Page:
It’s the old business adage, right? “You have to spend money to make money.”

    Of course, not every businessperson or capitalist or proponent of the free market buys into it. There certainly is an argument to be made that you can make money, too, by tightening the purse strings.

    In politics, boy, will you ever get a lot of disagreement on this subject. Democrats are tax-and-spenders, of course, while Republicans hate every tax on the planet and rely on the trickle-down theory to keep the economy humming.

    But what if the streets and highways are crumbling? What if the pipes underground are bursting? What if bridges are falling apart?

    Watch enough shows on HGTV and when people are shopping for a home or renovating a house, you’ll hear a lot about “bones.” Does a house have good bones? Then you can work with it. Bad bones? Forget it.

    Minnesota is thought of as a high-tax state, but in return for all that tax revenue, we are seen from the outside and we also see ourselves as enjoying a high quality of life. Minnesota is a high-quality state.

    But that doesn’t mean we aren’t falling further and further behind when it comes to repairing, improving and replacing aging infrastructure.

    Minnesota has money. You can argue all you want about projected surpluses amounting to actual dollars or just best guesses, but the fact remains that if Minnesota was facing a deficit, Republicans in the legislature would be talking about nothing but slashing budgets, and, probably, somehow, still cutting taxes. So on the flip side of that, if we have some money to invest, why be so cautious and conservative? You have to spend money to make money, and if the roads and pipes and bridges and water systems are better, those whose businesses and industries are counted on to drive our state’s economy will in turn be better off.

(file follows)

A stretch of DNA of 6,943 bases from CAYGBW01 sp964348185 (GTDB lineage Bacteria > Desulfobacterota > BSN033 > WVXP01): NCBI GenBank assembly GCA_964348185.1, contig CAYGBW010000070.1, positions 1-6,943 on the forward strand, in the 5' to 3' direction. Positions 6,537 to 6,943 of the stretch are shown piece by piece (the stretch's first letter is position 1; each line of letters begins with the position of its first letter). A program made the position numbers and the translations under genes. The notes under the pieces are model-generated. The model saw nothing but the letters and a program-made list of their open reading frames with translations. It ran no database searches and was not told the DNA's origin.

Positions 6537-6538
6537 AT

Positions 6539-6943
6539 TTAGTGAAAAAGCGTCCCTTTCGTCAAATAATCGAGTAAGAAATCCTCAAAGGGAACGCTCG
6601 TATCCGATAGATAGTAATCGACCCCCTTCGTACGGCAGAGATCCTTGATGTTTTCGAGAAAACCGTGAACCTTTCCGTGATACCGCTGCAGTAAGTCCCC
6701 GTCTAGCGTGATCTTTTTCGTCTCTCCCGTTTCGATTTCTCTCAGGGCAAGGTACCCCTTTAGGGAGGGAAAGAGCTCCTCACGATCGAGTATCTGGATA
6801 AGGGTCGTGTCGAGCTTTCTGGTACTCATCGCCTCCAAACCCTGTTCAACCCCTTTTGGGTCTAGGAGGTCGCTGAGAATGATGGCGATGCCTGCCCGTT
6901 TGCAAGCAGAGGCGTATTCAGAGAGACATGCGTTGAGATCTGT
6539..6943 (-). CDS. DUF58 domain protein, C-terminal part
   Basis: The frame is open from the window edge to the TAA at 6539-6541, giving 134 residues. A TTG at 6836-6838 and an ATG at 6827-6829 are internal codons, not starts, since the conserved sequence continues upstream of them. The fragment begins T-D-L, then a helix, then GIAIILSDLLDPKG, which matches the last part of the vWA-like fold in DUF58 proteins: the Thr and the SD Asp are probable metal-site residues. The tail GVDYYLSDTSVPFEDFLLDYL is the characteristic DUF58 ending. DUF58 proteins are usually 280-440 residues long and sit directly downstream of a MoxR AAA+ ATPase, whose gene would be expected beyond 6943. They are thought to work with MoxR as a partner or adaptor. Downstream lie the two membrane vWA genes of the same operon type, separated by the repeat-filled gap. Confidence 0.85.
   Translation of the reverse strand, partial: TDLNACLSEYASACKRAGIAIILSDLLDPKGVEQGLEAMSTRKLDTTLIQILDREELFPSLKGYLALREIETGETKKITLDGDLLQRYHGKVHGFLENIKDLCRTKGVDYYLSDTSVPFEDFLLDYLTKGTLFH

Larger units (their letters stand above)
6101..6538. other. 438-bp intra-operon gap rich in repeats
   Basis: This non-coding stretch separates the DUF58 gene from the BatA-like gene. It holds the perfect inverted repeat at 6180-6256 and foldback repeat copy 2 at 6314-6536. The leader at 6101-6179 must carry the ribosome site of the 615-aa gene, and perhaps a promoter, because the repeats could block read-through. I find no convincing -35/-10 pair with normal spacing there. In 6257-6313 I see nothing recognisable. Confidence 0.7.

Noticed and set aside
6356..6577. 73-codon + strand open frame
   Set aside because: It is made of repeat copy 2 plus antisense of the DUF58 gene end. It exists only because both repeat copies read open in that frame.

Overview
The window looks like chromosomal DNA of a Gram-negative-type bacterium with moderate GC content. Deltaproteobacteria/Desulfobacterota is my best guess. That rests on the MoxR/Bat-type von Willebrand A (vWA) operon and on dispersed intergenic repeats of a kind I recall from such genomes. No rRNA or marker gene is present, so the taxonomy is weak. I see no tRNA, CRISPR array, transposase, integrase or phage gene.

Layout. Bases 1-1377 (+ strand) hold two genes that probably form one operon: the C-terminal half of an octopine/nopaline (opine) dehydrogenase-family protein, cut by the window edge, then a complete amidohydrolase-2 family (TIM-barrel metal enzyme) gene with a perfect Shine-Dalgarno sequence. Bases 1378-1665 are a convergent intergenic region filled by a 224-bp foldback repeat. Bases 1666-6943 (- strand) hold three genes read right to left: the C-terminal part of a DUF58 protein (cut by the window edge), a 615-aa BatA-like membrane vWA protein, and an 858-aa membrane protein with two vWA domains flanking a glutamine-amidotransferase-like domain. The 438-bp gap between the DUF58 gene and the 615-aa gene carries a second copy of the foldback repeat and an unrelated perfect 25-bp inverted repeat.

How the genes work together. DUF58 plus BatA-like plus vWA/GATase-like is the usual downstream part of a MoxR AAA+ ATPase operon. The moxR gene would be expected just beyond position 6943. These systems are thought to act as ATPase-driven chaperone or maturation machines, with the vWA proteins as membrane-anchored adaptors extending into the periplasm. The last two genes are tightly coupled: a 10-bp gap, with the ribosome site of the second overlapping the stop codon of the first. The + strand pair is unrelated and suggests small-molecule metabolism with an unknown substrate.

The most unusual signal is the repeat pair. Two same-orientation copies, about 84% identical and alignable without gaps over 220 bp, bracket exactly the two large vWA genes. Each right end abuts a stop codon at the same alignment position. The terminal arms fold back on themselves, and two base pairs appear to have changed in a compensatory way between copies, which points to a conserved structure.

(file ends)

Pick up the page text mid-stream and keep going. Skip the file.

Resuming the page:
Gov. Tim Walz’s first 2020 bonding bill proposal amounts to $2 billion. That’s a big number and he will never end up signing a $2 billion capital investment package. But like anyone who’s ever entered into a negotiation, his opening ask is more than he knows he’s going to get in the end. 

    Republican legislators, meanwhile, sound like they’re proposing a bonding bill this year about half as big as what Walz is floating. Do they, too, know they’ll probably have to come up some before the governor agrees to sign the capital investment bill? Probably. Hopefully.

    Which brings us to the Coalition of Greater Minnesota Cities, of which Crookston has long been a member. CGMC leaders the other day held a conference call with Minnesota media, in which they proposed a 2020 bonding bill of $1.5 billion. Sounds reasonable enough, given Minnesota’s current financial condition. One might even call it the perfect middle-of-the-road compromise between what the governor and the state’s DFL and Republican lawmakers each want.

    In the call, the CGMC leadership stressed infrastructure and infrastructure and infrastructure again. And why not? It’s a massive need that only gets greater and more expensive with each passing year that glaring needs aren’t sufficiently addressed. They’re really hitting water projects hard; many rural Minnesota towns are staring down multi-million dollar water infrastructure projects and they certainly can’t finance them without significant assistance from the state.

    And let’s not forget another major piece of our infrastructure, another bone in our skeleton: Child care. Without  a sufficient availability of high-quality yet reasonably affordable childcare, mom and dad can’t both work. A business can’t grow. A local tax base and economy can’t expand.

    Yes, the CGMC just might be onto something.